'Clobbering' is usually understood as when polychrome 'enhancement' is applied over an existing and complete underglaze blue motif and, a not intended part of the original design, usually to make an item more saleable. This term is today used on all Chinese porcelain to which an enamel decoration has been added in Europe. The original meaning was however when enamels was added as a repair to hide a defect, and should be distinguished from Amsterdam Bont, German Hausmalerei, (German: "home painting"). English Gilding and I think, China Burners repairs.
A western traditionally derogative name referring to Chinese export porcelain that has got its original underglaze blue and white decoration added onto in Europe with a later colored enamel decoration. The secondary decoration were sometimes limited to only a new or additional borders, sometimes rough foliage, figures, animals, birds or full landscapes or sceneries, sometimes adding to the old decoration, sometimes randomly filling all available space and sometimes just disregarding the old underglaze blue and white decoration as if it wasn't there.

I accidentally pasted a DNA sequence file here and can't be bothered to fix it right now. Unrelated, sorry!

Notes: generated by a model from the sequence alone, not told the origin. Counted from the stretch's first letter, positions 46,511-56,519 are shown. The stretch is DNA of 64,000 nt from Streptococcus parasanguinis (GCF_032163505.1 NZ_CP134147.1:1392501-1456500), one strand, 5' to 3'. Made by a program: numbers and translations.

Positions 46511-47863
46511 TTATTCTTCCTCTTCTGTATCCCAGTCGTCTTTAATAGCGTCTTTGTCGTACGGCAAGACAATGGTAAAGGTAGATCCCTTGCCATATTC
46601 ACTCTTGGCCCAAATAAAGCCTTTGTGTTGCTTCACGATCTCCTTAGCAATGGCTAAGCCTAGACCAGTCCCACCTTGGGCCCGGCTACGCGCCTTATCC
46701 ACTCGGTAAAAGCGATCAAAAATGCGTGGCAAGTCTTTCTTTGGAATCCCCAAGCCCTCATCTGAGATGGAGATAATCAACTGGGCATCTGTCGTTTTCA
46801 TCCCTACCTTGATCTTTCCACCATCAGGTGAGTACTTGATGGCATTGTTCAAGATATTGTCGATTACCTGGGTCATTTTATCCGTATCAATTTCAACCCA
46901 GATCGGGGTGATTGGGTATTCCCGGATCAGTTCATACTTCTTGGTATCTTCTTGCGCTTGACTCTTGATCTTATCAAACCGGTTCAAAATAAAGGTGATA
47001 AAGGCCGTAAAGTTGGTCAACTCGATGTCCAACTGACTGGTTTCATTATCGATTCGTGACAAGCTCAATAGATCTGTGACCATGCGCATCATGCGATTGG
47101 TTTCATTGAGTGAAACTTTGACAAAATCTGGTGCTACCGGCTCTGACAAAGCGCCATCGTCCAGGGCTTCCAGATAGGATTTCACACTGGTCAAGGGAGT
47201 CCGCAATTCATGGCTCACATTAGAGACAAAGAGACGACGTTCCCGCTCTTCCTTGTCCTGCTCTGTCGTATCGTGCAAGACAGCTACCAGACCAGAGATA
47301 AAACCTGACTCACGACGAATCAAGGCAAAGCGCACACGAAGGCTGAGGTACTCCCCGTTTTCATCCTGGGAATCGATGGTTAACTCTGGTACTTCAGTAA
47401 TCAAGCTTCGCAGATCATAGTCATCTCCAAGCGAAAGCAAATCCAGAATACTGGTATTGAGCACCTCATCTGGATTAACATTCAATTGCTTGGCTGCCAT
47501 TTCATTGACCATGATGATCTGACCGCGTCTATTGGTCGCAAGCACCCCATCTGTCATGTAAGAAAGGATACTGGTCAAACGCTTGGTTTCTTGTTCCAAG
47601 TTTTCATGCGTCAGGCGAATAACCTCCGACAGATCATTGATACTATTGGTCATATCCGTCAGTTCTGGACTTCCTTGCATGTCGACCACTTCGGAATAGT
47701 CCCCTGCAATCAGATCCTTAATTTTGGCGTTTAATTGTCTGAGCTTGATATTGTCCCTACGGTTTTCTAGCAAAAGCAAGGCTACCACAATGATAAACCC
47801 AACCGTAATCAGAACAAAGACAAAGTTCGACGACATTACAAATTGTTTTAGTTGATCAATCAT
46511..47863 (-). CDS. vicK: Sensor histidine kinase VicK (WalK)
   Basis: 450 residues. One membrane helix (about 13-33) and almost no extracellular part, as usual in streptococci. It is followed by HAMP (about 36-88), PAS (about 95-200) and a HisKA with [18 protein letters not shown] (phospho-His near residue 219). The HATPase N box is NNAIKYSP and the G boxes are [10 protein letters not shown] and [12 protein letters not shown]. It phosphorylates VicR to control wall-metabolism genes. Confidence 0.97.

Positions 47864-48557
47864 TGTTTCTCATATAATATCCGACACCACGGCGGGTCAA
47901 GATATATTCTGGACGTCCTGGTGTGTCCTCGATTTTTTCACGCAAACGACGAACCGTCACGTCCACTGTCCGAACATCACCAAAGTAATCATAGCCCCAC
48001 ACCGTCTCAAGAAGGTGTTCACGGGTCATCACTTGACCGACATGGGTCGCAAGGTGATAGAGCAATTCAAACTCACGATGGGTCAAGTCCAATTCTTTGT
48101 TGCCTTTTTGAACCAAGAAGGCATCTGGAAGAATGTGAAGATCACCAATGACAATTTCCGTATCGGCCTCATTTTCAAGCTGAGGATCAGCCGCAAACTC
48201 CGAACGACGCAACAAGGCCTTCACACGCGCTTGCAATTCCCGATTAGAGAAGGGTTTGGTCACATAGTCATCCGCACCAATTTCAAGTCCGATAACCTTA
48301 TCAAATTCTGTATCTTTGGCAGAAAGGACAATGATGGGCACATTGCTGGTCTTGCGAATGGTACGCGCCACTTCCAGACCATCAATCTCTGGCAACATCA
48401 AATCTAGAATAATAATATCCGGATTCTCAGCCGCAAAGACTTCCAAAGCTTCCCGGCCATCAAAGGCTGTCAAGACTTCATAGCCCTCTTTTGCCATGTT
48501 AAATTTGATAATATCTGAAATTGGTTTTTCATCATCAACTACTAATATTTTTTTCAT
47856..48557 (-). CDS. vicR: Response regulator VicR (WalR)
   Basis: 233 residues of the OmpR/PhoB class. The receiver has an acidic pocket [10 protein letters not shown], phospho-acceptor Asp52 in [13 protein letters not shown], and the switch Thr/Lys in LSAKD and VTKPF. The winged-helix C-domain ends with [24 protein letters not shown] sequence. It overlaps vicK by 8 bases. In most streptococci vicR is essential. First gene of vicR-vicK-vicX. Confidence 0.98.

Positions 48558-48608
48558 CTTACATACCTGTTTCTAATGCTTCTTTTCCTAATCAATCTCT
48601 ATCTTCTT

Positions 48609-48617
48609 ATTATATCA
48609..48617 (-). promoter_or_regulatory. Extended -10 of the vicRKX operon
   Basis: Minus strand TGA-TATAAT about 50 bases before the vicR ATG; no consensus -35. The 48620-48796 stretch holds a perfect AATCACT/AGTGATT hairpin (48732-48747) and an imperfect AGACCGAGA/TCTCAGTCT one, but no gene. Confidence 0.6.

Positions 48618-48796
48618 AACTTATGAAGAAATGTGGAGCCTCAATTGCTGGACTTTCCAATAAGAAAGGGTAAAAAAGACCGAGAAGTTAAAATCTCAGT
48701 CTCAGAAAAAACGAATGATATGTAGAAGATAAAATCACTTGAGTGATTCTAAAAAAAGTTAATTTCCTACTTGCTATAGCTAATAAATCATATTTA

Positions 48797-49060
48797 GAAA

Pieces with the least merits seem to have been produced in London during the second quarter of the nineteenth century when apparently a great deal of indifferent and unsellable Chinese blue and white 18th century left over stock were embellished with anything that was colorful.
The practice seems to have originated in Holland but spread over Europe with the availability of items to decorate. This kind of work was extensively done both in Holland and in England during the 18th and early 19th century. The English establishments that offered this service were known as China burners and the enameling was referred to as that the colors was "burnt in and impossible to remove". Some of these "China burners" also seemed to have offered porcelain repairs where broken pieces was ceramically mended in a re-glazing process.
Another praxis that needs to be considered in this, was a related process where damaged or second rate porcelain was improved or mended by hiding the flaws under newly added decorative elements such as random enameled flowers or insects. This could indeed be a literally correct use of the word clobbering as compared to what was done to broken shoes.
By the end of the 19th century clobber was found in the English language (Oxford English Dictionary) together with clabber, while referring to "a paste used by the shoemakers to patch holes", which is not an unlikely origin
The word "Clobbered" could based on this, be understood as patched up or repaired.